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Schizophrenia Medications: Types, Side Effects, Effectiveness

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Schizophrenia medications are typically antipsychotic medications. These drug treatments for schizophrenia are specifically used to treat the positive symptoms associated with psychosis, such as hallucinations and delusions. Schizophrenia medication is normally prescribed by a psychiatrist and might be taken orally or by long-acting injection. Antipsychotics for schizophrenia can allow people with this mental illness to live normal and fulfilling lives in the community.

Schizophrenia medications involve conventional antipsychotics and atypical antipsychotics. Both drug treatments for schizophrenia treat psychotic symptoms.

Antipsychotics for schizophrenia consists of typical and atypical antipsychotics, also known as neuroleptics. Atypical antipsychotics are the preferred treatment today. Typical antipsychotics are considered first generation antipsychotics and were the first medications developed to treat psychosis.

Typical or Conventional Antipsychotic Medications for Schizophrenia

Typical antipsychotics, also known as conventional antipsychotics or major tranquilizers, were first developed in the 1950s for the treatment of psychosis. Conventional antipsychotics block two types of chemical receptors in the brain – receptors for dopamine and serotonin. Chlorpromazine (Thorazine) was the first conventional antipsychotic developed for schizophrenia.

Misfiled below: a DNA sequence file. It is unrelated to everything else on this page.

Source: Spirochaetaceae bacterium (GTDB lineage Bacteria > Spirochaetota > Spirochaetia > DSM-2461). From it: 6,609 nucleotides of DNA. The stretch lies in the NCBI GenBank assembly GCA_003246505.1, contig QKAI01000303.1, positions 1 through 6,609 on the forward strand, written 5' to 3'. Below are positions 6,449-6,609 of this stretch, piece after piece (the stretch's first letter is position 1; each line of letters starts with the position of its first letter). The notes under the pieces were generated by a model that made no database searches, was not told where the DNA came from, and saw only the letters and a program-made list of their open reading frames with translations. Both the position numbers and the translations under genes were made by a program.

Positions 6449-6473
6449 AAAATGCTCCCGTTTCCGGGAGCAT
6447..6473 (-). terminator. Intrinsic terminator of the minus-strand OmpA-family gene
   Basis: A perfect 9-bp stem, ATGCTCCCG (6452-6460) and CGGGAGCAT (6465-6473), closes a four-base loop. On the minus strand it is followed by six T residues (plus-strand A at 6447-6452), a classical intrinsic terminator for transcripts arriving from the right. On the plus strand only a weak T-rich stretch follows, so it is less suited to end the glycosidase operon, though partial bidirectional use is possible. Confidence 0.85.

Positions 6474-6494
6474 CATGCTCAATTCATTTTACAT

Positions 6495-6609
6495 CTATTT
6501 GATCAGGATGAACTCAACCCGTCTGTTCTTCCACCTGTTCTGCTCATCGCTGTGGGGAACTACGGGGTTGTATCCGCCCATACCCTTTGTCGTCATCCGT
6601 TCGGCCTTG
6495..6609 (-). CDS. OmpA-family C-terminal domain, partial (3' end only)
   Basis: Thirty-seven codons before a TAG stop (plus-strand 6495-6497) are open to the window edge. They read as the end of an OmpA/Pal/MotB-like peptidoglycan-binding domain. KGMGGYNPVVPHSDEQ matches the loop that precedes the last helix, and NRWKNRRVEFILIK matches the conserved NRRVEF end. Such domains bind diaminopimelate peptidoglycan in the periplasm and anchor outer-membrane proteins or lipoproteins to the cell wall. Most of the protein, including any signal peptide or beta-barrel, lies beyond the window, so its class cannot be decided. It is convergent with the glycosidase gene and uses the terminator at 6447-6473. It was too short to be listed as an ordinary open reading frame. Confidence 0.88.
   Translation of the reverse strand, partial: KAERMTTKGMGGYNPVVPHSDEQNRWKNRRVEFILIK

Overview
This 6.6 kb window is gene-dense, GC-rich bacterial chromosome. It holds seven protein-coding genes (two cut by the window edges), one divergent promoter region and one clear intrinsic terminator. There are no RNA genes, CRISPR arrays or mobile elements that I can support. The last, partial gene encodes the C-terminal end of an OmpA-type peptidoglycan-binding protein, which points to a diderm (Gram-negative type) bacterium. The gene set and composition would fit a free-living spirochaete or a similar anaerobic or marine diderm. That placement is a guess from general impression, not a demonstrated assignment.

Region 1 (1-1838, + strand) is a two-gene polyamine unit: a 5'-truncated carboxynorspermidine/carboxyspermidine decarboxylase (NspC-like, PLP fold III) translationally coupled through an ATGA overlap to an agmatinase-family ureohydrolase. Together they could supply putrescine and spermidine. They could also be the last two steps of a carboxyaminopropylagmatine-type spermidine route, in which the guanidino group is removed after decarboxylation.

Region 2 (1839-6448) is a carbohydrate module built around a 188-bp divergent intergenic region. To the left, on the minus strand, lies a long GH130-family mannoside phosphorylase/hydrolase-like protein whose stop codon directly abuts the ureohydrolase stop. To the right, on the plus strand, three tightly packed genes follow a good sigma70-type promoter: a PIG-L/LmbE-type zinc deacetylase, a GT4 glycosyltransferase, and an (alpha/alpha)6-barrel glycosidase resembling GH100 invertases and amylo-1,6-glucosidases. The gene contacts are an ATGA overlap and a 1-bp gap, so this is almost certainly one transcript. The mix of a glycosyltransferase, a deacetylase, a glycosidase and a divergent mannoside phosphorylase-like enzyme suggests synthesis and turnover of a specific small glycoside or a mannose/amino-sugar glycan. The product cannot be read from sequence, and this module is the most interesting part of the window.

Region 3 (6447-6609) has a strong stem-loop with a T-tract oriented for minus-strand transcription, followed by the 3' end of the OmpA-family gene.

Conventional antipsychotics are measured via potency when compared to chlorpromazine (Thorazine). Potency of antipsychotic medication indicates how much medication is needed in order to achieve the desired effects to that of 100 mg of chlorpromazine (Thorazine).1

Low potency conventional antipsychotics include:

Medium potency conventional antipsychotics include:

High potency conventional antipsychotics include:


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Side Effects of Conventional Antipsychotics for Schizophrenia

Side effects vary depending on the antipsychotic, but the side effects of major concern are those that affect something called the extrapyramidal system. The extrapyramidal system is a part of the nervous system that controls motor function. Disruption of the extrapyramidal system can cause:

  • Inner restlessness and an inability to sit still (akathisia)
  • Tremor, rigidity, unsteadiness (parkinsonism)
  • Repetitive movements or postures (dystonia)
  • Involuntary body movements that may be slow (tardive dyskinesia)

The prevalence of tardive dyskinesia with conventional antipsychotics is about 30%.2

Atypical Antipsychotics for Schizophrenia

Atypical antipsychotics, also known as second generation antipsychotics, were first discovered in the 1950s but weren’t put into clinical practice until the 1970s. Atypical antipsychotics also alter dopamine and serotonin pathways in the brain but do so to a lesser extent. The first atypical antipsychotic was clozapine (Clozaril) but it has fallen out of use due to white blood cell side-effect concerns. Other atypical antipsychotics have mostly taken its place.3

Atypical antipsychotics for schizophrenia include:

Side Effects for Atypical Antipsychotics for Schizophrenia

As with conventional antipsychotics, side effects vary by medication. While extrapyramidal (motor function) side effects are less common with atypical antipsychotics, they still can occur. Weight gain, blood sugar (diabetes) and cardiovascular issues are also of major concern with atypical antipsychotic treatment.

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